I glanced to the left, then the right, trying to find an escape path. I darted a quick look at the beige carpeting, wondering at the odds of the floor opening up and swallowing me whole à la the Pit of the Sarlacc in Return of the Jedi. My palms were sweaty.

Am I breathing…maybe I’m not breathing? The carpeting started to turn itself into an odd looking swirl. Nope. Not breathing.

“Come on, Annie!” Bob boomed again. I gasped, forcing air into my starved lungs, and took a step forward. My heart was pounding so hard against my rib cage I was sure they could hear it.

That’s right, Annie, another step. You can do it. One more step.

I focused my eyes on the Choppers’ logo on Bob’s polo. It matched mine. Tuesdays were green day. Tomorrow we’d all wear gold. Wedding bands are gold. Crap, I’m screwed.

“Good morning, Bob,” I said to the logo on his shirt. The crossed bats and interlocking Cs were as familiar to me as my own face.

“Rick.” Bob’s logo turned in the direction of the taller man to his left. “This is Annie. She’s the GM’s administrative assistant…but basically she runs the whole show, isn’t that right, Annie?” Bob’s meaty hand reached out and whacked me on the shoulder. I tried not to grimace and used my other hand to steady the coffees that had tilted precariously. “This is Rick Wentworth, but then you probably know that, all the ladies seem to know who you are, Rick.” Bob whacked Rick on the back.

“Welcome to the Chawton Choppers, Coach Wentworth.” I nodded in his general direction, eyes still firmly on Bob’s polo logo.

“Thank you, Ms. Elliot.” His voice was just like I remembered it. Warm honey dripping over gravel. Stop being stupidly poetic, Annie. My gaze flicked up to his face for a moment, and I regretted that immediately. He was looking at me with the strangest look of…was that disappointment? I felt that look like a fist to my mid-section. I refocused on Bob’s shirt logo. The heat of my blush burned in my cheeks.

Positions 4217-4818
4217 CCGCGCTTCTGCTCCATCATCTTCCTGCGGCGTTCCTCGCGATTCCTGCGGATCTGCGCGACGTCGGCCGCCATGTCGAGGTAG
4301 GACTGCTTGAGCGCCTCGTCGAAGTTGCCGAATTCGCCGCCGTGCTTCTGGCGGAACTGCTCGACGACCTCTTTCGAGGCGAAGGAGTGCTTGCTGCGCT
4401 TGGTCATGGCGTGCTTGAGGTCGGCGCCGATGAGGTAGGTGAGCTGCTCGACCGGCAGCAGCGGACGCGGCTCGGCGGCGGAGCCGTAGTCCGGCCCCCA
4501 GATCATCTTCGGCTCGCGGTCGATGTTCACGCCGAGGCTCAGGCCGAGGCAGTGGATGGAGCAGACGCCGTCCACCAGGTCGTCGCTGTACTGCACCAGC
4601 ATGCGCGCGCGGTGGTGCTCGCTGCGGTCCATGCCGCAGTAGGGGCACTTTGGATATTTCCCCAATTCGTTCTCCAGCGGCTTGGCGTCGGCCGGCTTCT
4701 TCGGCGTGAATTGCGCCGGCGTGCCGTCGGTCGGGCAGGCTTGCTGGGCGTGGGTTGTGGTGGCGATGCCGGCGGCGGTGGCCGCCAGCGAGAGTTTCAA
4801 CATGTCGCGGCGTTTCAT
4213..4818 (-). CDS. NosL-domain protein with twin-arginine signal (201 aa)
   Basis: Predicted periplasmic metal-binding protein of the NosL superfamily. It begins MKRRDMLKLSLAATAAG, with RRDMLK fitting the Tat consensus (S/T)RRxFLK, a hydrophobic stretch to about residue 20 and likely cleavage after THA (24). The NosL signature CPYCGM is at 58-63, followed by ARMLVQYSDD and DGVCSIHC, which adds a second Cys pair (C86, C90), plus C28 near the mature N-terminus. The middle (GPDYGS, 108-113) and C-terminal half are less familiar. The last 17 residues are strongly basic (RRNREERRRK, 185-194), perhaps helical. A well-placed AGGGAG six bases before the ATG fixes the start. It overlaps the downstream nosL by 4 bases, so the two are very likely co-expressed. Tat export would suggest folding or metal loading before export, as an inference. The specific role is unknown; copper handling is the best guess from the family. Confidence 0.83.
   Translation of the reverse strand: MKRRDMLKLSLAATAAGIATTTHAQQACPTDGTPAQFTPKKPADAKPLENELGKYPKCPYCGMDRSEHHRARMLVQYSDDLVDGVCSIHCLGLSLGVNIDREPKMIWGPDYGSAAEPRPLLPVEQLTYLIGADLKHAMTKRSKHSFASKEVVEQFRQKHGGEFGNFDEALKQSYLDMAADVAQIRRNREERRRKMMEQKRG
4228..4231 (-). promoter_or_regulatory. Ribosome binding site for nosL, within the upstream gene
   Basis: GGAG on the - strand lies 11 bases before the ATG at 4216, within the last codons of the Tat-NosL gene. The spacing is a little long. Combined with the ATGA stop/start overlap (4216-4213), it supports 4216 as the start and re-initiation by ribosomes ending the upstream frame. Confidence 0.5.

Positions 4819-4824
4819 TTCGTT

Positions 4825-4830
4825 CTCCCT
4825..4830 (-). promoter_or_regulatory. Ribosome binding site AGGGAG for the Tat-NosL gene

“I’m gonna take Coach around and introduce him.” Bob’s statement didn’t seem to need a response, so I nodded.

“Have a good day,” I mumbled to the logo before slowly backing up and turning in the direction of the GM’s office and my ultimate freedom.

“That Annie; she’s a peach, but a shy one. Let’s go meet the rest of the office staff.” I winced as Bob’s overly loud voice followed me down the hall. I still had the coffees to deliver…but first, I’d go hide in the bathroom until Rick Wentworth was out of my office.

I didn’t realize how badly my hands were shaking until I tried to take one off the drink carrier to open the bathroom door. The coffees danced mid-air like they were trying to do the Macarena. I finally gave up and pushed the door open with my hip. Blessedly, the restroom was empty. I deposited the coffees on the counter and locked myself in a stall. My hands were still shaking and my breath was coming in short pants. I perched on the edge of the toilet seat and squeezed my eyes closed. A pep talk was in order. Dear Annie, stop being a moron. Ok? Thanks.

I grimaced. As pep talks went, it wasn’t my best work.

It was over. The worst of it was over—the first meeting. From now on we could just pretend to be complete strangers. Thankfully, Bob hadn’t asked how Rick had known my last name. And I hadn’t passed out, or dropped the coffees, or broken down in tears. All in all it was a win.

We could go on now as if we’d never known each other, as if we had never meant anything to each other. As if I still didn’t doodle Annie Wentworth into my Day Planner on rainy days.

As if I’d never worn Rick Wentworth’s ring.